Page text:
Bono, the frontman of pop band U2, is coming Nov. 12 to speak at Georgetown. Although he may be surprised when he doesn’t find a long line of adoring fans waiting at the doors of Gaston Hall, we are grateful for Georgetown’s decision to award seats via a lottery system rather than on a first-come, first-served basis.

This method is preferable and should be employed for all high-profile campus events that attract more students than can be seated.

According to a representative from the Global Social Enterprise Initiative, the sponsor for the event — which features Bono and the chief executive officer of co-sponsor Bank of America — the lottery system was chosen because the university anticipated that student interest would exceed the capacity of Gaston Hall.

In contrast, many events involving famous figures, such as the speech given by Secretary of State Hilary Clinton in October, have promoted long lines of students waiting to secure seats hours before the event is scheduled to begin. Students began arriving as early as 4 a.m. to get a seat to see Clinton, and many who got in line hours in advance were still eventually turned away. The long lines required many students to skip class or other obligations.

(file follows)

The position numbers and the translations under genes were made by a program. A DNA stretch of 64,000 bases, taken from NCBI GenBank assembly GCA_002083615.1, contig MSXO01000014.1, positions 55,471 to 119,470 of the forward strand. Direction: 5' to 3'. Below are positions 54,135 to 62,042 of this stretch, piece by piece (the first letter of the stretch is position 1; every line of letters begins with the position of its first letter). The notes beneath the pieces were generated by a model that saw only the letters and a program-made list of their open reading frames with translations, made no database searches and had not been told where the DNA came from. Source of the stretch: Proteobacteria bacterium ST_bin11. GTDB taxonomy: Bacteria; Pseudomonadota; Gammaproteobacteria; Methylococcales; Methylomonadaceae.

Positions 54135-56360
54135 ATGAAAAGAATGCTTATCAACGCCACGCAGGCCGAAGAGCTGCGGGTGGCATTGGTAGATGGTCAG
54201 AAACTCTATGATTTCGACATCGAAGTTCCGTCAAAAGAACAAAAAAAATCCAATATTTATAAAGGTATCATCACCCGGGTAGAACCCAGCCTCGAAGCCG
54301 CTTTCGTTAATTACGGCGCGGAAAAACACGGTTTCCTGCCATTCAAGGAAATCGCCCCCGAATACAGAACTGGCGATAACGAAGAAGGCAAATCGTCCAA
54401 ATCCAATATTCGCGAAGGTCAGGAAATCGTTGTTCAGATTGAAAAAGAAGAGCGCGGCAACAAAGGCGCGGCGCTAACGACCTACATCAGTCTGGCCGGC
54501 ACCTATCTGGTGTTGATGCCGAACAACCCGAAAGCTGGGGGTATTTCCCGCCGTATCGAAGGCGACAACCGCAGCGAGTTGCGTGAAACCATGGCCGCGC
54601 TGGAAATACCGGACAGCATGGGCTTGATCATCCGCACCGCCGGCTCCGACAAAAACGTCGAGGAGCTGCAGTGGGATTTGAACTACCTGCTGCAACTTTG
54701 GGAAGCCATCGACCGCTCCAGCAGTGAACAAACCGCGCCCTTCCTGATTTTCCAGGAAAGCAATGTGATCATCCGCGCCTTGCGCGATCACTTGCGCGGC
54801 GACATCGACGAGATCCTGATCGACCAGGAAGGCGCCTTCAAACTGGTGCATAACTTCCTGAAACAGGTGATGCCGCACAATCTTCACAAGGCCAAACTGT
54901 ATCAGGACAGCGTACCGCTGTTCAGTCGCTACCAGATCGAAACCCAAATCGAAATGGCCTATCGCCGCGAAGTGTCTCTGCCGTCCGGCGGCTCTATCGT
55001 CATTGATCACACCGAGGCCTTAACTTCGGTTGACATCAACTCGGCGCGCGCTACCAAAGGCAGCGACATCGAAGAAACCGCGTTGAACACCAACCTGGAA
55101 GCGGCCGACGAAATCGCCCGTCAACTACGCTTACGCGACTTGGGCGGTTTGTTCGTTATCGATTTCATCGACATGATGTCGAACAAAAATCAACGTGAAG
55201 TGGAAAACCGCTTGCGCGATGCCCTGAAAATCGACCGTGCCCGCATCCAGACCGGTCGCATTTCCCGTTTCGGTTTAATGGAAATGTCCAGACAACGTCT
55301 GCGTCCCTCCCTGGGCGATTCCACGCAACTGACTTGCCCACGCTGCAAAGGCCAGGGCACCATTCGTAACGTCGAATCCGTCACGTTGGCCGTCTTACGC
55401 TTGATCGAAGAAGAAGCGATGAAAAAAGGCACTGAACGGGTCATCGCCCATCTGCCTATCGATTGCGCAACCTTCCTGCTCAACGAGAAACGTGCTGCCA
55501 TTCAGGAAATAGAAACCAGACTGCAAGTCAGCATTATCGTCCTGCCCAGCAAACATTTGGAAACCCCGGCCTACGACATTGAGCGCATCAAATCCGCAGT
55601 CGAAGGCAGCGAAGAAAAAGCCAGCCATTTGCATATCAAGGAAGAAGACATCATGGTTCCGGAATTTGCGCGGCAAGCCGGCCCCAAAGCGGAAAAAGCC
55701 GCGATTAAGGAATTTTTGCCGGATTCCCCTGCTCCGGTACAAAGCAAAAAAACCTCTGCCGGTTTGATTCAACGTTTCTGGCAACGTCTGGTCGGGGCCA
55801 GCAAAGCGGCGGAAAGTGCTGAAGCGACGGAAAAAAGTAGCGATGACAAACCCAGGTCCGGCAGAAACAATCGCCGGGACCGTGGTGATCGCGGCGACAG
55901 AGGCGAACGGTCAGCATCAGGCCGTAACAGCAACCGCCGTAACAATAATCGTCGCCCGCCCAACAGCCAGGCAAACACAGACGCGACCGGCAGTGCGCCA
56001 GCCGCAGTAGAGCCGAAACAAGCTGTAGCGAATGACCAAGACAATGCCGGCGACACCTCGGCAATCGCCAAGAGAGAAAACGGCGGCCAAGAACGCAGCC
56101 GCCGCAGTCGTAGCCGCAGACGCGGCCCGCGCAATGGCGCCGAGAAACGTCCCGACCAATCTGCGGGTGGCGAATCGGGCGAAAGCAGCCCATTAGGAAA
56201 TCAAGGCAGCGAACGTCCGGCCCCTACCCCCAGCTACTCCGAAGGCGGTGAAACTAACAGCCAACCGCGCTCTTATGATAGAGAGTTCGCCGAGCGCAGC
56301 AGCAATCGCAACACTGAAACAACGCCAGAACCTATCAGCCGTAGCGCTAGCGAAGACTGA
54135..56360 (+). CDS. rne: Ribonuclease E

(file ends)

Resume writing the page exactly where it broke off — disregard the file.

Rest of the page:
The argument for first-come, first-served seating is that it tests commitment and sifts out students who aren’t the most passionate about attending. But in the case of events like the Clinton speech, this system promoted needless sacrifice rather than displays of dedication. Every Georgetown student is worthy of attending events on campus that are open to the public, and that shouldn’t have to be proven by foregoing other responsibilities during the day.

A lottery system allows students to arrange their schedules around the actual start and end time of an event. Georgetown attracts many unique and influential speakers, and while it is not feasible to allow every interested undergraduate to attend the event, coordinators can do more to make sure that limited seats are always distributed fairly.

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